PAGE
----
Interestingly, increased peripartum PVN CRH signaling after CGS exposure was associated with a downregulation in nuclear steroid hormone receptors GR, PR, and MR. These receptors function as transcription factors, regulating the expression of a diverse set of genes, including CRH, upon ligand-dependent activation and homo or heterodimerization23,83. Although, a classic steroid hormone response element has not been identified in the CRH gene promoter, there have been several regions within the promoter described as binding sites for these nuclear steroid receptors. These receptors can also regulate CRH transcription by binding other transcription factors via protein-protein interactions and modulating additional signaling pathways84,85,86,87. Thus, it is possible that PVN changes in GR, PR, and MR could be underlying the upregulation in CRH mRNA and enhanced capacity for stress excitation observed in our model after CGS exposure. Alternatively, our CGS paradigm could be altering brainstem noradrenergic neurons known to provide direct excitatory input to neurons in the PVN inducing CRH gene transcription through α1 adrenergic receptor activation88. Future studies employing viral-based delivery of cre-recombinase for selective spatiotemporal modulation of nuclear steroid hormone receptors are required to dissociate the mechanistic role of GR, PR, and MR in mediating abnormalities in HPA axis function and behavior during the postpartum period.

Our results are consistent with previously published findings and further demonstrate that chronic psychosocial stress during pregnancy can affect qualitative aspects of maternal care, resulting in fragmented and unpredictable care patterns. Erratic maternal care patterns have been previously reported in dams subjected to impoverished/limited bedding environment42,43,44 and have been linked to emotional and cognitive disturbances in rodent and human offspring42,43,53,54,55. We also find psychosocial stressors contribute to the emergence of PPD by interfering with basal and stress-induced peripartum HPA axis adaptations. A recent study found chemogenetic stimulation of PVN CRH neurons to be sufficient to generate deficits in maternal care as well as depressive-like behaviors89. Consistent with these findings, our results implicate increased PVN CRH signaling with the emergence of abnormal postpartum behaviors and neuroendocrine function, and further suggest downregulation in PVN nuclear steroid receptors could in part be mediating these effects.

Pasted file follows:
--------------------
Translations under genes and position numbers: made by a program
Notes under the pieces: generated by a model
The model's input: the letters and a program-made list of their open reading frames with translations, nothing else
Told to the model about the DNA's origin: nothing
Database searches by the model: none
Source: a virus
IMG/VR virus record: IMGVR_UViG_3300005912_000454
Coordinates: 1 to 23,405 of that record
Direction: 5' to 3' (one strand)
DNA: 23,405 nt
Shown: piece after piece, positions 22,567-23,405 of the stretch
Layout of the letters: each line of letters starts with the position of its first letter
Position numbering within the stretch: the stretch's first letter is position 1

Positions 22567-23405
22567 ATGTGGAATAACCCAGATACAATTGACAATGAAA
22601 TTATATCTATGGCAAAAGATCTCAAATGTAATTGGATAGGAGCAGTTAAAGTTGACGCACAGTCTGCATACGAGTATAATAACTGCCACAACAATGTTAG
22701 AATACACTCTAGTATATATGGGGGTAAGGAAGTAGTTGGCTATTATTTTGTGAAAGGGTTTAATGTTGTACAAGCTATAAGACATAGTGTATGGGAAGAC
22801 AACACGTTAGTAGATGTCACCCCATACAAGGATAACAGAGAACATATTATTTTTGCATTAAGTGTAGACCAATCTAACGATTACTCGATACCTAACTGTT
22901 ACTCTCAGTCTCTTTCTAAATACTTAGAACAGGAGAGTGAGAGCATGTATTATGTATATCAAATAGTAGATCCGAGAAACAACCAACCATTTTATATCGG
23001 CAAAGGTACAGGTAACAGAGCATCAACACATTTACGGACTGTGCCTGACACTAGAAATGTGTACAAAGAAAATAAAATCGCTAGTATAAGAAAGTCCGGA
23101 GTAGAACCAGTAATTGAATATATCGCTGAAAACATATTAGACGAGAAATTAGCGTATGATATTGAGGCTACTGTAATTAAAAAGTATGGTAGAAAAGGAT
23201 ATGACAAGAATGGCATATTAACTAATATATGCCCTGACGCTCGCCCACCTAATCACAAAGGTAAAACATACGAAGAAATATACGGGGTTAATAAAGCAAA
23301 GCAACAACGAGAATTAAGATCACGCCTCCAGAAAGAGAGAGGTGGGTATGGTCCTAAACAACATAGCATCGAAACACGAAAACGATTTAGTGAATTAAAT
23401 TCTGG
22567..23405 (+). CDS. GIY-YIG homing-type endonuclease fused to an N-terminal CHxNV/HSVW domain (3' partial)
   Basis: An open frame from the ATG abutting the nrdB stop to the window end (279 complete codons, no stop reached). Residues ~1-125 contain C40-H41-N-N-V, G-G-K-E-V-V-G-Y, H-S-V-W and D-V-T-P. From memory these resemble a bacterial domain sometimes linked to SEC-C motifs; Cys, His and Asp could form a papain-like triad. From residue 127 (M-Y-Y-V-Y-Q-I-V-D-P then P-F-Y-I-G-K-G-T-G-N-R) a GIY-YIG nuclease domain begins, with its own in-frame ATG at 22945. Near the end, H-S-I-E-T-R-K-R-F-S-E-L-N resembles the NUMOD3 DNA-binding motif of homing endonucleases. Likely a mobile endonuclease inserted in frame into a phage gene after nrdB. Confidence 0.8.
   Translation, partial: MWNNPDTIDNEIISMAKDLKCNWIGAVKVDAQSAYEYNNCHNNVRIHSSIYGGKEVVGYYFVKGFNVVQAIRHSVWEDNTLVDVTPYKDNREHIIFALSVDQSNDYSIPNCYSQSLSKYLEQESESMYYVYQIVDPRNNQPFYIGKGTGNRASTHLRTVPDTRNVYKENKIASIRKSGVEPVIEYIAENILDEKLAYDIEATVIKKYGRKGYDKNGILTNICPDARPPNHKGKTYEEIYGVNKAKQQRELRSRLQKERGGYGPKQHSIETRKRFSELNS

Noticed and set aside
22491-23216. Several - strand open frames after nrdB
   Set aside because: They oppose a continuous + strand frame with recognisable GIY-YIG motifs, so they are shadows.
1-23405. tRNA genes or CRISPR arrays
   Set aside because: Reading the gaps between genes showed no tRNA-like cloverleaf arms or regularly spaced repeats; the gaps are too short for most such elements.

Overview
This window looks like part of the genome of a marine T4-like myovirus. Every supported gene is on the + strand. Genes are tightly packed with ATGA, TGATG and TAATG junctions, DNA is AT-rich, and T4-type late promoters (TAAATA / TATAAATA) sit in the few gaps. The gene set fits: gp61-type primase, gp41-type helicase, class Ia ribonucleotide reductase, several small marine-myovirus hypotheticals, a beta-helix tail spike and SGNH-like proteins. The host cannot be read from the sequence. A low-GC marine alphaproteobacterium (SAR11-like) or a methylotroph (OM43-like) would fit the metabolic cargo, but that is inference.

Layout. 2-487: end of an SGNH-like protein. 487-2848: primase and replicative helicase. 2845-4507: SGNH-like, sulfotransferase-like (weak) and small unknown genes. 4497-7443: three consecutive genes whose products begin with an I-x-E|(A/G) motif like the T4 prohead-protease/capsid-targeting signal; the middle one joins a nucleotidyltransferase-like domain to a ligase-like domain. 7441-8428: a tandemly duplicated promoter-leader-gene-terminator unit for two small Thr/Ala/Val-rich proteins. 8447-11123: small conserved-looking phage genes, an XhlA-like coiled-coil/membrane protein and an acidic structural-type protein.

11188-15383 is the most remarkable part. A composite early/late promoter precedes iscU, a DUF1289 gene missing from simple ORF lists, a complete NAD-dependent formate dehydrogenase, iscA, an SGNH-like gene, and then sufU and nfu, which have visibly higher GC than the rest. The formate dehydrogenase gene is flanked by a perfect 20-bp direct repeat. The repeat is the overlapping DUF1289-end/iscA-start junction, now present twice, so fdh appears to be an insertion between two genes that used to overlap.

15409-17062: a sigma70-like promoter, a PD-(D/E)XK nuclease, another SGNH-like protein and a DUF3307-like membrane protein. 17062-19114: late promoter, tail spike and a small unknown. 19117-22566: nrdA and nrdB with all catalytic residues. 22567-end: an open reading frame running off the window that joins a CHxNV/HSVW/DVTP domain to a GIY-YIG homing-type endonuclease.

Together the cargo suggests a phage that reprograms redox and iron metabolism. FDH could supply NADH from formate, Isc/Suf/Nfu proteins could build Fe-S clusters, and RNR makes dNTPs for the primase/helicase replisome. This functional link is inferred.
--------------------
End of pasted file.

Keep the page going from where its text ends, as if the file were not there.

In conclusion, we present a novel animal model based on chronic psychosocial stress exposure during pregnancy that exhibits abnormal postpartum behaviors, HPA axis hyperresponsiveness, and enhanced CRH signaling, similar to what has been reported in a subset of women with PPD. To our knowledge, this is the first study implicating peripartum alterations in nuclear steroid hormone receptors known to regulate CRH transcription in the pathogenesis of PPD. Our rodent model could provide a unique tool for testing the effects of pharmacological manipulation of these receptors on HPA axis function and mood regulation, thus allowing for the development of novel therapeutic approaches. Additionally, examining detailed mechanisms linking altered glucocorticoid levels to behavioral dysregulation in the postpartum period, such as effects on the structural plasticity of stress neural circuits, warrants further investigation. Finally, performing RNA sequencing in this model to generate transcriptional profiles in brain regions known to play essential roles in the regulation of emotional liability and neuroendocrine function could provide opportunities for understanding neurobiological pathways that become dysregulated following psychosocial stress, thus potentially informing strategies to diagnose and treat PPD.